When and how to fertilise

by | Feb 1, 2016 | Winetech Technical, Practical in the vineyard

It is very important to follow the correct fertilisation programme. Both your grapevines and your wallet will benefit.

Provided nutritional deficiencies were adjusted according to prescribed recommendations at the time of soil preparation, grapevines should mainly have to receive nothing but a nitrogen supplement in the course of their lifetime. Grapevines have a good root system which enables them to take up most of the nutrients they require from the soil. The best times for application are when the roots of the grapevine grow actively, which of course depends on soil temperatures. For grapevines the times of root growth are four weeks after bud burst, after set and immediately after the harvest.

Fertilisation of young grapevines

Young grapevines differ from production grapevines in that their roots grow actively throughout summer. Consequently they are given fertiliser throughout the entire season. Small amounts of fertiliser applications are given on a monthly basis. The fertiliser is either applied via the irrigation system or placed by hand alongside the grapevines. If fertiliser or manure is applied manually, it should not be heaped against the trunk. If this happens, the fertiliser will burn the trunk and the grapevine will die. The fertiliser and manure should therefore be placed a small distance from the young grapevines’ trunks and preferably also under the drippers of a drip irrigation system.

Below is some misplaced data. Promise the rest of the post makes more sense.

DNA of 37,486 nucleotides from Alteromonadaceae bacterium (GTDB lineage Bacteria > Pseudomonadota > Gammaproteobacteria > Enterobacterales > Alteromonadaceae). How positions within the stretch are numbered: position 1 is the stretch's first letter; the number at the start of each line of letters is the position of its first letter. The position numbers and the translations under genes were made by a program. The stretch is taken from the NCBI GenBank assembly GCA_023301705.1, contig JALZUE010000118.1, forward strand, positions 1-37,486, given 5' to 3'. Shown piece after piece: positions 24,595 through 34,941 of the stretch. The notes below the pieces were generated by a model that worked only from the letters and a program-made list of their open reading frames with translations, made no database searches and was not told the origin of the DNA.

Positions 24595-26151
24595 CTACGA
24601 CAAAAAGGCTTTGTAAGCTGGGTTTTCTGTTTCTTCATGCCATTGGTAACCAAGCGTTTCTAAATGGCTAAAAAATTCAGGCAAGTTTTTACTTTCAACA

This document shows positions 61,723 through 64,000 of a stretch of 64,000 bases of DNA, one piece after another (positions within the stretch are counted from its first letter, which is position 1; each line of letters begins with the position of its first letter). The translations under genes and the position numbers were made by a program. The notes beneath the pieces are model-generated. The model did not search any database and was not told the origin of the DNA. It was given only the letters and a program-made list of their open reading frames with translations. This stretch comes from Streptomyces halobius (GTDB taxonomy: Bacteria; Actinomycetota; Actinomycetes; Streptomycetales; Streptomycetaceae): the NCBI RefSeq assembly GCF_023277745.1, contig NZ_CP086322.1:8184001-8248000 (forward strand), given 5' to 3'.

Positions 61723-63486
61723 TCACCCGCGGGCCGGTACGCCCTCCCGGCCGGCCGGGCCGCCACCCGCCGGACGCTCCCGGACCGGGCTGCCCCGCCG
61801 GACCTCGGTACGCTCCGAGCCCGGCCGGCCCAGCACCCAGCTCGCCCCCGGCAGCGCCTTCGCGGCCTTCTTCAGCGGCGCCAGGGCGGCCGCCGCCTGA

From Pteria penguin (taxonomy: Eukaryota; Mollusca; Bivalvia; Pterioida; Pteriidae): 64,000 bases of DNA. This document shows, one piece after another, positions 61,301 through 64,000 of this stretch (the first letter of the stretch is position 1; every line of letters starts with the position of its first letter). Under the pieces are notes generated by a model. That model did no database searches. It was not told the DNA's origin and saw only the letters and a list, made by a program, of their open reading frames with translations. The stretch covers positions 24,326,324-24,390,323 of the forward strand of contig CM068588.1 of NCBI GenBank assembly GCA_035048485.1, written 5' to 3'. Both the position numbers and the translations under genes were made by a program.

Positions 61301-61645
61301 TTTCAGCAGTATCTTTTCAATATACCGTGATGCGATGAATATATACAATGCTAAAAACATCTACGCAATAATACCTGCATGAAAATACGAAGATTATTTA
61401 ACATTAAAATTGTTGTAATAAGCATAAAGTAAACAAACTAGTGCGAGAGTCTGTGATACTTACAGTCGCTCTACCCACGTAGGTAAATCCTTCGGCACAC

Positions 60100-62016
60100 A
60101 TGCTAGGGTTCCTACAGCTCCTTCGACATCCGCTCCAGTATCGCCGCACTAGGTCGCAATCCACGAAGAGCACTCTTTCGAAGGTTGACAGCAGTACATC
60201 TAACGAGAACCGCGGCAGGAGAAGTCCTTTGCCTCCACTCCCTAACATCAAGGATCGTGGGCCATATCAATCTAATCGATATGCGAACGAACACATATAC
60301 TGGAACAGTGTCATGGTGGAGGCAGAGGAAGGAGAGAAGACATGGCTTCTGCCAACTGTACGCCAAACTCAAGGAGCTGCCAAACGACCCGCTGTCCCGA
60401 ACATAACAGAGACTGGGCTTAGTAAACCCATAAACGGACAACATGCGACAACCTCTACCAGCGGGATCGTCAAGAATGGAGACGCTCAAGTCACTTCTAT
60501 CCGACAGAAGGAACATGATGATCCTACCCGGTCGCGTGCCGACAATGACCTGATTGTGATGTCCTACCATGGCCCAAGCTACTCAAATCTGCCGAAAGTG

It is important not to apply the fertiliser required by the grapevines all at once, rather divide it into applications that can be spread out across the growing season.

Fertiliser may be applied in three different ways, namely:

  • By hand;
  • Using tractors and fertiliser sprayers; or
  • As fertigation.

Where fertiliser is applied by hand, it is mostly strewn on the berm/vine row. Even application of fertiliser is an art, especially with highly concentrated products such as urea, where only a small amount is applied per hectare. If excessive amounts of urea are strewn in one spot, the roots may burn. To ensure accuracy, the amount of fertiliser to be given per grapevine must be calculated carefully. It should be weighed so that the people involved in the application have a good notion of the amount to be given to each grapevine. A small tin or cap is mostly used to measure the right amount for each grapevine.


Use a cooldrink bottle cap to measure fertiliser that is applied by hand.

A cooldrink bottle cap of LAN weighs between 3 and 5 g.
Fertiliser may also be applied by tractors and fertiliser spreaders. Water soluble fertiliser applied via the irrigation system.